Mattingly v. Boyd,
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61 U.S. 128 (1857)
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U.S. Supreme Court
Mattingly v. Boyd, 61 U.S. 20 How. 128 128 (1857)
Mattingly v. Boyd
61 U.S. (20 How.) 128
By the laws of Virginia, where an absent defendant is sued and a garnishee is found within the state having funds of the absent debtor in his hands, the court may either suffer the fund to remain in the hands of the garnishee or be paid over to the attaching creditor, security being given in either case to refund the money upon a final decree.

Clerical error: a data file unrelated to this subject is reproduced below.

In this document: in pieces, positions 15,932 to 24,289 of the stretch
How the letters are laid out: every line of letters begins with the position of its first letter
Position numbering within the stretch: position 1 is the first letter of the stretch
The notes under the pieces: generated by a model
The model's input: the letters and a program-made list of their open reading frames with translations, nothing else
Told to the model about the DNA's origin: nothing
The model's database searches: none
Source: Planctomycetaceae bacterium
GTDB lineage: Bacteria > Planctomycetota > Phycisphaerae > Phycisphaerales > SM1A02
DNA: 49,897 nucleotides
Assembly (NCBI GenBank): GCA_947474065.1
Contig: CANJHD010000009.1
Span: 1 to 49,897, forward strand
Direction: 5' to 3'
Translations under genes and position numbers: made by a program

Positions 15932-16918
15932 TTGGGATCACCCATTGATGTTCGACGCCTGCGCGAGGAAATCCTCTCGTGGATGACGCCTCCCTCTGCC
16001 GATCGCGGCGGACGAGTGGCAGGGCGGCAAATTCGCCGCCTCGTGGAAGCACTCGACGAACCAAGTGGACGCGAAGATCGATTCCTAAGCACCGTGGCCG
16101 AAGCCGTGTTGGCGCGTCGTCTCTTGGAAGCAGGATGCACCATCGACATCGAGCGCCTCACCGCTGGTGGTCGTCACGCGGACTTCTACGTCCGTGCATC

Whilst the suit is pending, therefore, the money must be considered as in the custody of the court, and not liable to be sued for by the absent debtor against his garnishee.
Consequently, the statute of limitations does not run whilst the suit is pending, and if an action is brought against the executor of the garnishee after the termination of the principal suit in sufficient time to clear the statute, a recovery must be had.
The garnishee having used the money, his executor must pay interest from the time when the attachment process was served, up to the time of the death of the garnishee, it being so claimed in the bill.
The garnishee was entitled to a reasonable sum for the trouble which he had taken.
The case is stated in the opinion of the Court.